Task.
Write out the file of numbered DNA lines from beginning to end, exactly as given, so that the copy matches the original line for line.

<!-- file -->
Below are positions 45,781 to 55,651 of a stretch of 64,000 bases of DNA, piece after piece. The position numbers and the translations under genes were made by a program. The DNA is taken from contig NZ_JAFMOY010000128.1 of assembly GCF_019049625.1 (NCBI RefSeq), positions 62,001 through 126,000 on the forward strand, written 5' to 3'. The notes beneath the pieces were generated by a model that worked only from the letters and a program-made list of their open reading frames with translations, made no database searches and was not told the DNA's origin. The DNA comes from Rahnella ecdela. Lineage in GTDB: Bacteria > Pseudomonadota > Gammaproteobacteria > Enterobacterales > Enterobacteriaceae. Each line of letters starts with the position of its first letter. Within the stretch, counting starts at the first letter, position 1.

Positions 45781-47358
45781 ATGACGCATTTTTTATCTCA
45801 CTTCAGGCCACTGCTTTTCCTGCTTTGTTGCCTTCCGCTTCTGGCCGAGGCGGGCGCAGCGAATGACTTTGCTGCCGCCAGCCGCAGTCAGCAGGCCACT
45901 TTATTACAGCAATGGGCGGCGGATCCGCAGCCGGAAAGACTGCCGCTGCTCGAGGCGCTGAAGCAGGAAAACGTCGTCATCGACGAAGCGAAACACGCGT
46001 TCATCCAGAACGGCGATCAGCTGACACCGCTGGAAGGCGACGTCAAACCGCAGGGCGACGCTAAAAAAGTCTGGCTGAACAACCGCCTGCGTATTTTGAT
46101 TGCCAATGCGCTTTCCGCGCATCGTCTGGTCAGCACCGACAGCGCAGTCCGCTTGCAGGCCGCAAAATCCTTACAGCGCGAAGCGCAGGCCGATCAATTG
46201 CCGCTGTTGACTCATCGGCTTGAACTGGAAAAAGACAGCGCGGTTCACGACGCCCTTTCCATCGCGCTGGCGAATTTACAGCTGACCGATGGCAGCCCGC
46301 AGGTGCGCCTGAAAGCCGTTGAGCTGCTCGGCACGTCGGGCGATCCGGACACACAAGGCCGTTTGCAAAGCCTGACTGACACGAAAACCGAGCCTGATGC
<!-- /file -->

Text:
Below are positions 45,781 to 55,651 of a stretch of 64,000 bases of DNA, piece after piece. The position numbers and the translations under genes were made by a program. The DNA is taken from contig NZ_JAFMOY010000128.1 of assembly GCF_019049625.1 (NCBI RefSeq), positions 62,001 through 126,000 on the forward strand, written 5' to 3'. The notes beneath the pieces were generated by a model that worked only from the letters and a program-made list of their open reading frames with translations, made no database searches and was not told the DNA's origin. The DNA comes from Rahnella ecdela. Lineage in GTDB: Bacteria > Pseudomonadota > Gammaproteobacteria > Enterobacterales > Enterobacteriaceae. Each line of letters starts with the position of its first letter. Within the stretch, counting starts at the first letter, position 1.

Positions 45781-47358
45781 ATGACGCATTTTTTATCTCA
45801 CTTCAGGCCACTGCTTTTCCTGCTTTGTTGCCTTCCGCTTCTGGCCGAGGCGGGCGCAGCGAATGACTTTGCTGCCGCCAGCCGCAGTCAGCAGGCCACT
45901 TTATTACAGCAATGGGCGGCGGATCCGCAGCCGGAAAGACTGCCGCTGCTCGAGGCGCTGAAGCAGGAAAACGTCGTCATCGACGAAGCGAAACACGCGT
46001 TCATCCAGAACGGCGATCAGCTGACACCGCTGGAAGGCGACGTCAAACCGCAGGGCGACGCTAAAAAAGTCTGGCTGAACAACCGCCTGCGTATTTTGAT
46101 TGCCAATGCGCTTTCCGCGCATCGTCTGGTCAGCACCGACAGCGCAGTCCGCTTGCAGGCCGCAAAATCCTTACAGCGCGAAGCGCAGGCCGATCAATTG
46201 CCGCTGTTGACTCATCGGCTTGAACTGGAAAAAGACAGCGCGGTTCACGACGCCCTTTCCATCGCGCTGGCGAATTTACAGCTGACCGATGGCAGCCCGC
46301 AGGTGCGCCTGAAAGCCGTTGAGCTGCTCGGCACGTCGGGCGATCCGGACACACAAGGCCGTTTGCAAAGCCTGACTGACACGAAAACCGAGCCTGATGC